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Polysyndeton

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by Kenzie Bryant on 1 February 2013

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Transcript of Polysyndeton

Polysyndeton A polysyndeton is a sentence style
that employs many coordinating
conjunctions. It can also be explained
as a different way to
connect lists. In order to use polysyndetons,
you place a conjunction after
every name,object, etc. in the list
except the last one. Polysyndeton comes from
the Greek, "bound together" "It is respectable to have no illusions--and safe
--and profitable-- and dull." (Joseph Conrad, Lord Jim) "He pulled the blue plastic tarp off of him
and folded it and carried it out to the grocery
cart and packed it and came back with their
plates and some cornmeal cakes in a plastic
bag and a plastic bottle of syrup." (Cormac McCarthy, The Road.) "There was much game hanging outside the shops, and the snow powdered in the fur of the foxes and the wind blew their tails. The deer hung stiff and heavy and empty, and small birds blew in the wind and the wind turned their feathers. It was a cold fall and the wind came down from the mountains."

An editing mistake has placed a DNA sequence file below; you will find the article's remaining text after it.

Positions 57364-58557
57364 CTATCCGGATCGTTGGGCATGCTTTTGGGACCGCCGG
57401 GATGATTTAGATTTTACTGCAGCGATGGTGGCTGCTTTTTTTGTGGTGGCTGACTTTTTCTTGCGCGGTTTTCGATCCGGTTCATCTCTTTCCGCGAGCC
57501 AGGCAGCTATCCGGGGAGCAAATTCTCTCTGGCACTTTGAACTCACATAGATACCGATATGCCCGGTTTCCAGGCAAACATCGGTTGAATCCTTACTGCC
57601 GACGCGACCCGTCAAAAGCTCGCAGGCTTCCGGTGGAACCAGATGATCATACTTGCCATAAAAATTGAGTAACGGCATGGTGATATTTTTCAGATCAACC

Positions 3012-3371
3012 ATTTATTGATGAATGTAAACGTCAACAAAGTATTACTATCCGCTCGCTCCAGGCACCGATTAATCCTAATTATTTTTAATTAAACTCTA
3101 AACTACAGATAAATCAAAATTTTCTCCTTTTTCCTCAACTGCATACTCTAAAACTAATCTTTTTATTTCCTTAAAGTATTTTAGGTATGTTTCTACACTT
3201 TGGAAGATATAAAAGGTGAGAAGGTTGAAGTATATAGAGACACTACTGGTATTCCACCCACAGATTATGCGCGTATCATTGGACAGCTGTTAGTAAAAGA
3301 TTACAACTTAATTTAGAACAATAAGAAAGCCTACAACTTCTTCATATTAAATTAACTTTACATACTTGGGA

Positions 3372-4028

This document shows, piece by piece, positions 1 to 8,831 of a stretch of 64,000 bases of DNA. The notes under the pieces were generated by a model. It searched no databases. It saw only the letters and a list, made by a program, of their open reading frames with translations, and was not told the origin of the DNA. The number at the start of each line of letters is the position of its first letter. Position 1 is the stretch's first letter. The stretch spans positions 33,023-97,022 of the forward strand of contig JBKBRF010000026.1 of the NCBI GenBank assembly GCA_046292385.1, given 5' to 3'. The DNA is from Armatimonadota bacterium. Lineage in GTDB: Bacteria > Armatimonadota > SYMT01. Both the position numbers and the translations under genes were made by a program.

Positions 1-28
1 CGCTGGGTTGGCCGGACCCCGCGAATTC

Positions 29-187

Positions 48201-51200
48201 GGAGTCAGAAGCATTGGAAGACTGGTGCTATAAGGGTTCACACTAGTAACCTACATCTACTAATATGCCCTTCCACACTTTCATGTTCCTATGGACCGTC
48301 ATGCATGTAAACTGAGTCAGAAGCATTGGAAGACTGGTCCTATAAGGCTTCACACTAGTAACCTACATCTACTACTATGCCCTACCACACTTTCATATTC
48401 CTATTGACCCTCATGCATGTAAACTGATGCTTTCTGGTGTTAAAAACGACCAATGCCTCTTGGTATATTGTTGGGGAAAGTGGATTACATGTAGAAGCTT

(Ernest Hemingway. In Another Country) "The were frowzy fields, and cow-houses, and dunghills, and dustheaps, and ditches, and gardens, and summer houses, and carpet-beating grounds, at the very door of the Railway. Little tumuli of oyster shells in the oyster season, and of lobster shells in the lobster season, and of broken crockery and faded cabbage leaves in all seasons, encroached upon its high places." (Charles Dickens, Dombey and Son) Kenzie Bryant
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